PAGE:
from Stand Up People (VLAX vlaxrecords.com 2013) N  —This astounding set of remastered former Yugoslav 45 rpm discs has just been released and is available both on CD and as mp3 downloads.


Saban Bajramovic “Džemila”
from Stand Up People (VLAX vlaxrecords.com 2013) N  —Šaban Bajramović (the correct spelling) was one of the most influential musicians who helped popularize the modern "Gypsy style"


Saban Bajramovic “Opa Cupa”
from Kralj Ciganske Pesme (Hi-Fi Centar 2004) —the signature song of this famous singer. He recorded it many times.


Dragiša Pavlović “Vlaška Troika”
from Vlaška Kola (RTB (LP)) —the pulse here is very much 2/4, but there is always the many lines in triplets. Many of the old Bulgarian Pravos were played in this way on the old days.


Perica Simonović “Timočki Brzak”
from Homoljsko Srce-Kola Za Igru (Jugodisk) —the name refers to the Timoc valley - a river that runs into Bulgaria. Vlachs live on both sides of the border. "Brzo" means "fast".


Mirko Kodić “Vlaški Dragulj”
from Homoljsko Srce-Kola Za Igru (Jugodisk) —the name means "Vlach Jewel"


Tihomir Paunović “Ljubičevsko Kolo”
from Kola (RTB (45rpm disc) 1973) —The greatest of the late 20th century frula players.


Narodni Orkestar Vlastimira Pavlovica Carevca (1957-1964) “Splet pesama i igara (Striži mome-Cigančica-Moj Borije-Carevčevo kolo)”
from Zapisano u vremenu [Disc 1] (RTS/PCP 1997) —Pavlović himself was a fiddle player as well as the band leader, and was a great musical presence in the "Bohemian quarter" of Belgrade after the war. They start with a slow song, go into a fast Cigančica in 7/8, go back into a slow song and end in a kol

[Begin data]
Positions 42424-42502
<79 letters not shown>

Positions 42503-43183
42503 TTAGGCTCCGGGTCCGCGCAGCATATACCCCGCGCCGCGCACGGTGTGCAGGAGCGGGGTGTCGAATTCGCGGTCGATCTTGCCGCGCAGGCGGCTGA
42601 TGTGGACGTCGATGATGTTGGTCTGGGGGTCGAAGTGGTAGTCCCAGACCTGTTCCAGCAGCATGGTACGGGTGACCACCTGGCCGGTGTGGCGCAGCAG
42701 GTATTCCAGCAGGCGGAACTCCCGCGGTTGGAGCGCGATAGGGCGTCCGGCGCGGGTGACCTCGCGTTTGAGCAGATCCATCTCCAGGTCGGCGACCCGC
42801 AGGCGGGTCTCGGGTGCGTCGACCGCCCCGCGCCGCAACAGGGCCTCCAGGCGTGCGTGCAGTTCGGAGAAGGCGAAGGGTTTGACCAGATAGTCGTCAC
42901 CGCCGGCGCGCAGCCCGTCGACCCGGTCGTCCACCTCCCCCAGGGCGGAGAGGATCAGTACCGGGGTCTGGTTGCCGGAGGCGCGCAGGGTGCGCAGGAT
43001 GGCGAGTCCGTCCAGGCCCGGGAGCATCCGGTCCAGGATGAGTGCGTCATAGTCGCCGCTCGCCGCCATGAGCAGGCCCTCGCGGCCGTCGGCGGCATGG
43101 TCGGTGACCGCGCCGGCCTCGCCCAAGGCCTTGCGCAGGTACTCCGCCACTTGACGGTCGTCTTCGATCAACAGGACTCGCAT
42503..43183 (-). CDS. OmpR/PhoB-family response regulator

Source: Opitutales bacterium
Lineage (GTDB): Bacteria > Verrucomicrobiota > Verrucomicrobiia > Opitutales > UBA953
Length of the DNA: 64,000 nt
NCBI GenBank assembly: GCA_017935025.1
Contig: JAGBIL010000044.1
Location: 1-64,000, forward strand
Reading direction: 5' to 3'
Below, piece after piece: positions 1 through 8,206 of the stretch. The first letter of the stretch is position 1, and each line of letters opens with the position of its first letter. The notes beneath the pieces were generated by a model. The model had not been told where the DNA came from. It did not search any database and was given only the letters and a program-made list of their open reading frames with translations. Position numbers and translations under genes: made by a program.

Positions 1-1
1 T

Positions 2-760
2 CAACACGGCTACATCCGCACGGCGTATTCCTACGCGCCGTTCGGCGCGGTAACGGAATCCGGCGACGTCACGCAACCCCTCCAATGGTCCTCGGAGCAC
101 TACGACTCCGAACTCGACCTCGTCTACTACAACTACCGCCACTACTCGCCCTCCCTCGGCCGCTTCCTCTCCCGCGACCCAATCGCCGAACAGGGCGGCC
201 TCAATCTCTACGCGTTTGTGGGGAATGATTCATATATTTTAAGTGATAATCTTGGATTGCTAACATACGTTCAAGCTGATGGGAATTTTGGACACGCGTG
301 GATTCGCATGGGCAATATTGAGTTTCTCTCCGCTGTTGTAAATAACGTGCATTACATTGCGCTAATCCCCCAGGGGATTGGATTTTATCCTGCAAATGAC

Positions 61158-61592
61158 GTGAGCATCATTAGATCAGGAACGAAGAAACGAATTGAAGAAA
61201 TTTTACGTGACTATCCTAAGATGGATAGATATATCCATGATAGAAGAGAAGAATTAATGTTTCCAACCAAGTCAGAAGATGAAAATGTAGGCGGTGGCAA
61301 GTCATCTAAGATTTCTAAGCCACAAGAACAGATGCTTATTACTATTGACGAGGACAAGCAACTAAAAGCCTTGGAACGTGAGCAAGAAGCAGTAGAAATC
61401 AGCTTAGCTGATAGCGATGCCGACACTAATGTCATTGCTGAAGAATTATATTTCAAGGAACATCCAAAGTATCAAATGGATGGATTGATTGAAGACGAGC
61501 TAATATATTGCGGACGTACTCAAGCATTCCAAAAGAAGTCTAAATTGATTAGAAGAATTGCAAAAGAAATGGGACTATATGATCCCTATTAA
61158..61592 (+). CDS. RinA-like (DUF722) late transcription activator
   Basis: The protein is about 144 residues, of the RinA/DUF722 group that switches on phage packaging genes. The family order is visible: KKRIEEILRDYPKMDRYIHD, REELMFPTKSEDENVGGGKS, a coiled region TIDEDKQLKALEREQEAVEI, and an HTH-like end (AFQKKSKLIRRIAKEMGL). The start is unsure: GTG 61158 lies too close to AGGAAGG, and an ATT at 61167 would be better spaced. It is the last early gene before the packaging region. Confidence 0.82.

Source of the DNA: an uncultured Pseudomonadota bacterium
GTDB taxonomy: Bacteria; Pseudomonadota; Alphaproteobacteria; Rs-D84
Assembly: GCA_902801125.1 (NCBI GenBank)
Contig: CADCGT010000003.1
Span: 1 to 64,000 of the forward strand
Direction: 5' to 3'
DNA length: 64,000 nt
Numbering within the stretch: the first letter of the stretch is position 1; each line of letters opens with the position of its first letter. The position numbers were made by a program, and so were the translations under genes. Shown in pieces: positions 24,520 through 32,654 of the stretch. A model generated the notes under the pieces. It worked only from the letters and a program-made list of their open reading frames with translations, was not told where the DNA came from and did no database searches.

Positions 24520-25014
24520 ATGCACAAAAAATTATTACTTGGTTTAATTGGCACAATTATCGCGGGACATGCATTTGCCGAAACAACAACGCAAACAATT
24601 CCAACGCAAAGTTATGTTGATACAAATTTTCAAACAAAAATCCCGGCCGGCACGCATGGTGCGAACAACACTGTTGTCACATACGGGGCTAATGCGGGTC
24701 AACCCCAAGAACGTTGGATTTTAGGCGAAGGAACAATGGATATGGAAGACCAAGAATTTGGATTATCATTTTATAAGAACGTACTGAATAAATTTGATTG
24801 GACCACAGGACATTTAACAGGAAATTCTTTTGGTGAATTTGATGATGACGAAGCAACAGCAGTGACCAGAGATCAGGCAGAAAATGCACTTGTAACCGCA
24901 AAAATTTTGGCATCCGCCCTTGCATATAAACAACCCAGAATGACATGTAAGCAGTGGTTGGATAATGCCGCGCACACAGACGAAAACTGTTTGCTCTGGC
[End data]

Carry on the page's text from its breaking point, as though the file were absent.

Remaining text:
Fejat Sejdić “Kacabačko Kolo”
from Svirac Svira Kolo Igra (RTB (LP) 1976) —This is the style that took over a lot of village bands, especially in south Serbia, in the 60s and 70s. There are now whole festivals devoted to brass music in Serbia. Most, but not all, of the bands are Rom


Jordan Nikolić & SHOTA “U Selu Kavga Golema”
from Ansambli folkloristik i kosovës (RTB (LP)) —"in the village a big dogfight". The song is in the rare 8/8 divided 3+2+3. The song is Serbian from Kosovo


Sondorgo “Oj Stari Starce”
from Oj Stari (Periferic Records 2005) —This is a Hungarian group that plays music from the Serbian minority in south western Hungary.


Popovich Brothers “Čep Čep”
from Popovich Brothers of South Chicago ((private)) —and here is a Serbian group from south Chicago...


Zoran Sabanović “Mobilino”
from Angustika - The Best of Zoran Sabanović (ARA www.ara-bg.com 1999) —well, Serbian music doesn't exist in a vacuum, so it continues to evolve... This song is devoted to mobile phones.


Belo Platno “Udade Se Živka Sirinićka”
from Serbian Etno Sound (Hi-Fi Centar 2005) —on the other hand, there are always groups willing to turn back the clock - this is an attempt to recreate what they feel Serbian music might have sounded like 150 years ago.

Like everything else, times are approximate. Spinitron and this station are not liable for errors or omissions.